The Emirates Singapore Derby rides into town this month. Alan Grant explains how to make the most of the turf
Picture the scene: the buzz of a big crowd; the pageantry of the pre-race ritual where jockeys dressed in fine silks trot their trusty steeds around the parade ring; the rush to the totalisator windows to place bets just before the races start; and, of course, the jolt of adrenalin as the horses come round the final bend and head for the winning post.
‘It is an incredible sport, with a lot of thrills and excitement. It’s a pure rush,’ says Soong Tze Ming, senior vice-president (racing) of the Singapore Turf Club. ‘What is more stunning than a field of 16 beautiful thoroughbreds burning up the track at about 70kph?’
Sound tempting? Then join the rush on 15 July when the Turf Club in Kranji hosts the $1m Emirates Singapore Derby, one of the most prestigious races on the local racing calendar.
There are three options for the paying public. For a no-frills experience, $3 will get you into the non-air-conditioned lower public grandstand on Level 1. There’s an edge to the atmosphere down here, as this is where the majority of the 15,000 to 20,000 punters who attend each race day gather to compare tips and put their betting systems into practice. The public area in front of the stand stretches to the rails of the course, allowing close-up views of the finish line, while a giant electronic screen provides multi-angle coverage. If you get hungry, it’s strictly hawker fare served in two food courts, plus a few drinks stalls scattered around the hall.
Things get slightly more expensive – and comfortable – as you go up in price and elevation. The upper public grandstand on Level 2 ($7) is air conditioned and free from the heat, humidity and smoke that fills the halls underneath. There is a more sedate air to things up here, and a better view of the track.
Paul Lancaster, who describes himself as an occasional race-goer, introduced his friend Tony Smith to horse racing during the recent Singapore International Racing Festival. Even though they paid for the air-conditioned public grandstand, the British expats spent the majority of their time downstairs in the Level 1 area. ‘There is a better atmosphere down there,’ says Lancaster. ‘You feel as if you are in the mix of things.’
The top-priced option is a $20 ticket to the @Hibiscus Lounge. Situated on Level 3, the lounge offers a panoramic view of the racecourse and access to the Club Level facilities, including a bar and the Owners’ Lounge. Watching the races while sipping champagne in a reserved booth outfitted with an LCD monitor certainly has an element of decadence about it.
‘If you want to feel the raw energy and charge of horse racing, Level 2 is the right place to go. It has a more casual and vocal crowd. You can taste the excitement when you see the runners approach the winning post as everyone will be on their feet. I reckon it’s similar to soccer spectators in a stadium cheering their team on, but in much more comfortable settings,’ says Turf Club senior VP Soong. ‘Whereas @Hibiscus Lounge is for those who prefer the obvious comforts – nice table arrangements, a set meal, fine wine, the works. It is a good place to bring a date, or celebrate an occasion with a group of friends.’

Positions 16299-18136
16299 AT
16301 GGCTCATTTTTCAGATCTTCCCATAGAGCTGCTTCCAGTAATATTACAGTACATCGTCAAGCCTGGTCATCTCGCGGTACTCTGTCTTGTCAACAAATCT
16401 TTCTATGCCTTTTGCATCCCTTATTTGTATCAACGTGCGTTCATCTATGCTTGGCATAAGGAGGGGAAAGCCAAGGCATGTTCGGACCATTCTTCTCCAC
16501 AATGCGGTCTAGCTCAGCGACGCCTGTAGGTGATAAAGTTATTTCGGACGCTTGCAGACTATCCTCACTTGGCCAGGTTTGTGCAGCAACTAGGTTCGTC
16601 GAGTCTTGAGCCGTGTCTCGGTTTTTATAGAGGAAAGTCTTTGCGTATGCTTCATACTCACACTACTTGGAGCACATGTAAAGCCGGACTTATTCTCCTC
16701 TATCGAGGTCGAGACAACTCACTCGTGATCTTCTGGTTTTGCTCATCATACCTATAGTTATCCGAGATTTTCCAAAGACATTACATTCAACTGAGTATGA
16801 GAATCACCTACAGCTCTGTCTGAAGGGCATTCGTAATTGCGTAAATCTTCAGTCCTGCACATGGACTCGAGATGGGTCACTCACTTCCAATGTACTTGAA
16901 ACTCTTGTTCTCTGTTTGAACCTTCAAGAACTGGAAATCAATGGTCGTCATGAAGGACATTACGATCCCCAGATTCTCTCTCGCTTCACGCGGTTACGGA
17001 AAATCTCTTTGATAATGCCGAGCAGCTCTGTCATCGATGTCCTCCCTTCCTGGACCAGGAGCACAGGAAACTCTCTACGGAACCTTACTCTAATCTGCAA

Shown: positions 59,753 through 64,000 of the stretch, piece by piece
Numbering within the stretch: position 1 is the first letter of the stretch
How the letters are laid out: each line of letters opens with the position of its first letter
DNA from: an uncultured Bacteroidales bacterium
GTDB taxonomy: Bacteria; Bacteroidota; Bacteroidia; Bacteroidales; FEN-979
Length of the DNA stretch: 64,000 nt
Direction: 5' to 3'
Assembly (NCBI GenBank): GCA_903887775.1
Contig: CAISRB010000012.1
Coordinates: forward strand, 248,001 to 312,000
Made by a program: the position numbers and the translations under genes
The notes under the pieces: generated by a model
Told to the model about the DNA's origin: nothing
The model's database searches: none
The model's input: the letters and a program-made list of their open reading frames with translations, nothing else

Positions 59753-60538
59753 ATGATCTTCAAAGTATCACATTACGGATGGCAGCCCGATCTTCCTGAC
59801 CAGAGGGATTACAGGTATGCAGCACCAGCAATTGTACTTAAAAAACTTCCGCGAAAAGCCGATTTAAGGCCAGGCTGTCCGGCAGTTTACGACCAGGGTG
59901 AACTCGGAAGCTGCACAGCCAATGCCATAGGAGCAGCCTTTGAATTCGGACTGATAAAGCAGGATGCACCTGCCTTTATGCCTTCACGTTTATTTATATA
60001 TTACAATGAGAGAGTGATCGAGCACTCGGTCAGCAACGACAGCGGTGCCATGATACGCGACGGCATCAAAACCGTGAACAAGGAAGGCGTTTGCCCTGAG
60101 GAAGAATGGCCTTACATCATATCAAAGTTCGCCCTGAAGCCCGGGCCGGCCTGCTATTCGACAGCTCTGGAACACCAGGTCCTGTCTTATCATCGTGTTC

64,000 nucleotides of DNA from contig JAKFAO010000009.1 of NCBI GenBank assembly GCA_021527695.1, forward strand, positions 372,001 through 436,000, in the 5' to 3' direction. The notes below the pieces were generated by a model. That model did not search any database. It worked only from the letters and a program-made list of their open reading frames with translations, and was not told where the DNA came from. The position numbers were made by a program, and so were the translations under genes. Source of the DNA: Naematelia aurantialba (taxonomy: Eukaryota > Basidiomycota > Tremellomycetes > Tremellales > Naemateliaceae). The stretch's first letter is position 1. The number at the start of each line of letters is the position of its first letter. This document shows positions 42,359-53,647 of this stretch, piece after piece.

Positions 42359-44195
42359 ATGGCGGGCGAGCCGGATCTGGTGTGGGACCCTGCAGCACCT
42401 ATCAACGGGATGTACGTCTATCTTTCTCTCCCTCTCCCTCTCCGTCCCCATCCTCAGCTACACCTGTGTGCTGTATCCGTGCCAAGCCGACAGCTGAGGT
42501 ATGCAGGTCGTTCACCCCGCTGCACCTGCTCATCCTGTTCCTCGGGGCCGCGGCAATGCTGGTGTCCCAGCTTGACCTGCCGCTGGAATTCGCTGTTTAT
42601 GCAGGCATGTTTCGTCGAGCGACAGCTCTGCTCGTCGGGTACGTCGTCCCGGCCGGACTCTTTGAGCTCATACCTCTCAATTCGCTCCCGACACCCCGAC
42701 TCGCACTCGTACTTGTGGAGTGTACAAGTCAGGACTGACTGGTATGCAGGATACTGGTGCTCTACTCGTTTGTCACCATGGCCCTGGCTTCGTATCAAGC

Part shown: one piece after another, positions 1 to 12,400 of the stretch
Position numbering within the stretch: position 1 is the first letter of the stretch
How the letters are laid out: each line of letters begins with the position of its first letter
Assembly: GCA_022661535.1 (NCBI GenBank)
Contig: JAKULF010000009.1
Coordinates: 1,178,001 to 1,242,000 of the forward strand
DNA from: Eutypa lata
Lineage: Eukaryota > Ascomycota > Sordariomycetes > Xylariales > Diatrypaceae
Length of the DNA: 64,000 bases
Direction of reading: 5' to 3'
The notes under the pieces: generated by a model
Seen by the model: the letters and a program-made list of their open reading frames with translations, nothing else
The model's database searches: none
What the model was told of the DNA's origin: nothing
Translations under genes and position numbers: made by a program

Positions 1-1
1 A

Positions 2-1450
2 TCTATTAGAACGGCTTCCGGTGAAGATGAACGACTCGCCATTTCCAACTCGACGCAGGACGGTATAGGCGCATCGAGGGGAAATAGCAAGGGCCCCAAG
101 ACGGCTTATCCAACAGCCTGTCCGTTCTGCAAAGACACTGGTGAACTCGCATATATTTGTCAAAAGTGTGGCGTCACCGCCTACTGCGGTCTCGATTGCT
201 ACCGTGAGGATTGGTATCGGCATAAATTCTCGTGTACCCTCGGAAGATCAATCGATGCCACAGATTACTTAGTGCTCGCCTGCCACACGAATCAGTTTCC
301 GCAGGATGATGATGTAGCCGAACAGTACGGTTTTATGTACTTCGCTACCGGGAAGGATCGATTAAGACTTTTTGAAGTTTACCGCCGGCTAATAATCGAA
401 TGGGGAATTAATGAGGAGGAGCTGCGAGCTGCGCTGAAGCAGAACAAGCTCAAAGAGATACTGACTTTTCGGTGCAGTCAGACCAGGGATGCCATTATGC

The dress code for the @Hibiscus Lounge is smart casual, but for Derby Day, which conjures images of top hats and tails, fancy frocks and headgear, why not enter into the spirit of things by dressing to impress (a coat and tie or national dress is required in certain areas on race days). To further follow tradition, it is customary to wear black and white on Derby Day. ‘The Emirates Singapore Derby is definitely the fashion event of the racing calendar,’ says Soong.
Betting is fairly simple (there’s even a guide on the Turf Club’s website that you can study beforehand), but if you do have problems filling in the coupons, friendly staff are on hand to help. There are numerous betting windows throughout the grandstand, but place your bets early – race-goers tend to procrastinate, resulting in a mad rush in the final minutes before the off.
You can bet as much as you want, or as little as $5 for a win or place.
Cheaper $2 bets are available for more exotic selections, but these involve picking at least two horses (hence increasing the odds of winning). Be sure to check out the parade ring behind the grandstand, where the striking contrast between the sport’s main players is best viewed, as the diminutive jockeys sit atop their magnificent equine athletes. About 20 minutes prior to each race, the horses are gently trotted around the ring by their handlers, with jockeys mounting their steeds just before heading out to the course. The idea is to let the punters see how the horses look physically. If a horse you fancy is snorting excessively or otherwise acting temperamentally, it might be time for a rethink.
If you can’t make it for the Singapore Derby, there are plenty of other opportunities to seek your fortune, with race meetings held throughout the year on Friday nights or weekends. There are eight to ten races per meeting, at roughly half-hour intervals.
As with any gambling event, part of the thrill is the prospect of winning – and the fear of losing – money. So remember to bet sensibly and within your means. And don’t worry if you lose your shirt and can’t afford a cab back into town – the Kranji MRT station is only a few minutes’ walk away.
Emirates Singapore Derby: 15 Jul.
For information, call the Turf Club at 6879 1000 or visit www.turfclub.com.sg. For information on @Hibiscus Lounge bookings, call 6879 1715.